Equan argues that the Immigration Judge and the government attorney engaged in a conspiracy to turn off the recording device because they lacked evidence to deport him and that the summary therefore violated his constitutional rights. We find no merit in this argument. To sustain a due process challenge to a civil administrative deportation hearing, an alien must show substantial prejudice. Ka Fung Chan v. I.N.S., 634 F.2d 248, 258 (5th Cir. 1981). Equan has offered no evidence that the so created record is inaccurate, nor has he demonstrated any prejudice resulting from creating this summary of his testimony. Equan's attorney suggested the method for reconstructing the record, listened to opposing counsel's summary, was given several opportunities to object but waived any objection, and assisted opposing counsel in preparing several portions of the summary. Equan cannot now object to the summary when he knowingly waived any objection at the hearing. Furthermore, creating a summary of testimony rather than recording a hearing does not in itself implicate the due process clause. This technique embodied the time-honored method of creating a bill of exceptions to prepare an appeal record. Such a bill of exceptions does not violate a defendant's due process rights.
Next, Equan argues that the Immigration Judge's oral opinion violated his due process rights because it was a short cut of the usual judicial process. There is no merit to this argument. An Immigration Judge may render opinions in deportation proceedings either orally or in writing. 8 C.F.R. Sec. 242.18(a) (1987). All that is required is that the decision include a discussion of the evidence and an enumeration of findings regarding deportability. Id. The judge's findings meet these requirements.
Equan argues that his detention in the Federal Detention Center in Oakdale, Louisiana, pending his hearing constituted cruel and unusual punishment in violation of the Eighth Amendment. An alien subject to detention may raise the Eighth Amendment prohibition against cruel and unusual punishment only if he is in custody after being convicted of a crime. Lynch v. Cannatella, 810 F.2d 1363, 1375 (5th Cir. 1987); Ortega v. Rowe, 796 F.2d 765, 767 (5th Cir. 1986), cert. denied, --- U.S. ----, 107 S. Ct. 1887, 95 L. Ed. 2d 495 (1987). Because Equan's imprisonment did not result from the conviction for a crime, the Eighth Amendment is inapplicable.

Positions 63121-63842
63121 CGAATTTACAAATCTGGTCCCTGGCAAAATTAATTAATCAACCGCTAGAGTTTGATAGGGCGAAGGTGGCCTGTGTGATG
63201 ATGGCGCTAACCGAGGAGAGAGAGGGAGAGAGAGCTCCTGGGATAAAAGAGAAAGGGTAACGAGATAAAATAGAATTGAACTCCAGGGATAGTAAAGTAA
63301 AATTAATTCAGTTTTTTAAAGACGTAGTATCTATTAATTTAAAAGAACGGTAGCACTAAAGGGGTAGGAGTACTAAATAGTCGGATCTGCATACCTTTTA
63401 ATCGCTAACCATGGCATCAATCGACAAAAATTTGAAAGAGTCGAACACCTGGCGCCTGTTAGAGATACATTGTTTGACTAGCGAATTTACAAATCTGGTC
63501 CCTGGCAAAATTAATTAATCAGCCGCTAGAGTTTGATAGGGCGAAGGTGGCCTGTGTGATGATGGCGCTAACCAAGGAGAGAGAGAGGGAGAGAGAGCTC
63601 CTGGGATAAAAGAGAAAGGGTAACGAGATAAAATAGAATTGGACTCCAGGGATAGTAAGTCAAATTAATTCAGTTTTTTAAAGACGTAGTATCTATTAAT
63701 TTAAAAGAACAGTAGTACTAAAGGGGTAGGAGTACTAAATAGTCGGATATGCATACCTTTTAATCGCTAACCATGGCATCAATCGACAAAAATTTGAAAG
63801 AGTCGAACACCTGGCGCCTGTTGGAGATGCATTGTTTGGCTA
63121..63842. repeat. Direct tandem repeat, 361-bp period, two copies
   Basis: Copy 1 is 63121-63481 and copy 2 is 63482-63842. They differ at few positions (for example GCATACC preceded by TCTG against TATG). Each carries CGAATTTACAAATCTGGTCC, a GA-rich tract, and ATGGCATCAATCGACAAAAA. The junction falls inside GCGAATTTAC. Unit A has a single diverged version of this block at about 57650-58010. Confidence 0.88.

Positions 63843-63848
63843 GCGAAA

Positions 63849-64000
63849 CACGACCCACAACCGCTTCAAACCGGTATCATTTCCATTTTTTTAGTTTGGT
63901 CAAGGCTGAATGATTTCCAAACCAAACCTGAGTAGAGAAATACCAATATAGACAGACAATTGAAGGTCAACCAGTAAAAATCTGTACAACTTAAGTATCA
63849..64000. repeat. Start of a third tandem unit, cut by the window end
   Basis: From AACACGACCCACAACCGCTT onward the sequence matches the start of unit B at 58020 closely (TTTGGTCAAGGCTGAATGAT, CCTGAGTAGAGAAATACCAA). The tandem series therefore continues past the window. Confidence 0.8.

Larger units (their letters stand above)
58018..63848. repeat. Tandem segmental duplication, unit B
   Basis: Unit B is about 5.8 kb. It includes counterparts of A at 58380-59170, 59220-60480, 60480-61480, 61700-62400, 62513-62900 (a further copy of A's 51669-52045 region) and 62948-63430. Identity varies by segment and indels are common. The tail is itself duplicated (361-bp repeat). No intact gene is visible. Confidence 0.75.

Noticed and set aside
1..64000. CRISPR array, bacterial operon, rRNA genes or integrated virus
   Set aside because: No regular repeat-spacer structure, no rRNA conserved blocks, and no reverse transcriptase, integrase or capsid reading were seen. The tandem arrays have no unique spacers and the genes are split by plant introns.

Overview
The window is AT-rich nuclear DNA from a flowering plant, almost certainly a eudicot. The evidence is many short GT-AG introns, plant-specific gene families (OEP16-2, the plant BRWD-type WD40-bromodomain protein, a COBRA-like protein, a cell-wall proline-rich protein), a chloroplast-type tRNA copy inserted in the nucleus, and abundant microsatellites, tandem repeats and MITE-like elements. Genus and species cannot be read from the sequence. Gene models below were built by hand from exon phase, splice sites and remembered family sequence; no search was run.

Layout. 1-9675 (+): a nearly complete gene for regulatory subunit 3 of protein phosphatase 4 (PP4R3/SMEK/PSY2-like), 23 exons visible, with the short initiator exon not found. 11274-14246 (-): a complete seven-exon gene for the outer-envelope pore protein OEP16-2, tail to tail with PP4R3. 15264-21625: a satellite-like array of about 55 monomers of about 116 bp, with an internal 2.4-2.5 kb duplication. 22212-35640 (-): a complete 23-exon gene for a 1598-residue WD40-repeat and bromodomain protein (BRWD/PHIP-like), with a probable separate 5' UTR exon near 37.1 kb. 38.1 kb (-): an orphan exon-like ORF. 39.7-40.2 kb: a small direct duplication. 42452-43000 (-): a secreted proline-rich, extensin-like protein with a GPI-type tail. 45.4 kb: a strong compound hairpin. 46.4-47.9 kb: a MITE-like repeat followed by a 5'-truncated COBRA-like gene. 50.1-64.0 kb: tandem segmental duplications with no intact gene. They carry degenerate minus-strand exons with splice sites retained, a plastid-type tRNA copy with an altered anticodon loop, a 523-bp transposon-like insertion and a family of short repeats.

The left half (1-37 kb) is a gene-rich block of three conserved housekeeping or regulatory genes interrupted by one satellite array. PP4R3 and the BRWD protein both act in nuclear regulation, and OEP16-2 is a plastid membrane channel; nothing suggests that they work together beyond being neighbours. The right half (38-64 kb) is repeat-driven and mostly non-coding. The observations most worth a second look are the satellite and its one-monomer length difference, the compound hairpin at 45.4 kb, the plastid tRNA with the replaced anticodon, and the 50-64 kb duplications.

Equan raises an equal protection argument that the deportation procedures apply to one class of aliens yet not to others. Equan's argument is groundless. He has presented no evidence suggesting that the deportation provisions of 8 U.S.C. § 1251(a) (1970) have been applied differently to him than to any other similarly situated alien.
Equan argues that the Immigration Judge abused his discretion by denying him the privilege of voluntary departure. The privilege of voluntary departure is extended to deportable aliens who have shown good moral character for five years prior to their deportation. 8 U.S.C. § 1254(e) (1970). The grant of voluntary departure is within the discretion of the Immigration Judge. 8 U.S.C. § 1254(e) (1970). The Judge's decision will not be overturned except upon a showing that the action was arbitrary, capricious or an abuse of discretion. Campos-Guardado v. I.N.S., 809 F.2d 285, 289 (5th Cir. 1987), cert. denied, --- U.S. ----, 108 S. Ct. 92, 98 L. Ed. 2d 53 (1987). We conclude that the Judge was well within his discretion to deny voluntary departure to Equan in light of the evidence that Equan attempted to mislead the court regarding his marital status.
For the foregoing reasons, the order of the Board of Immigration Appeals is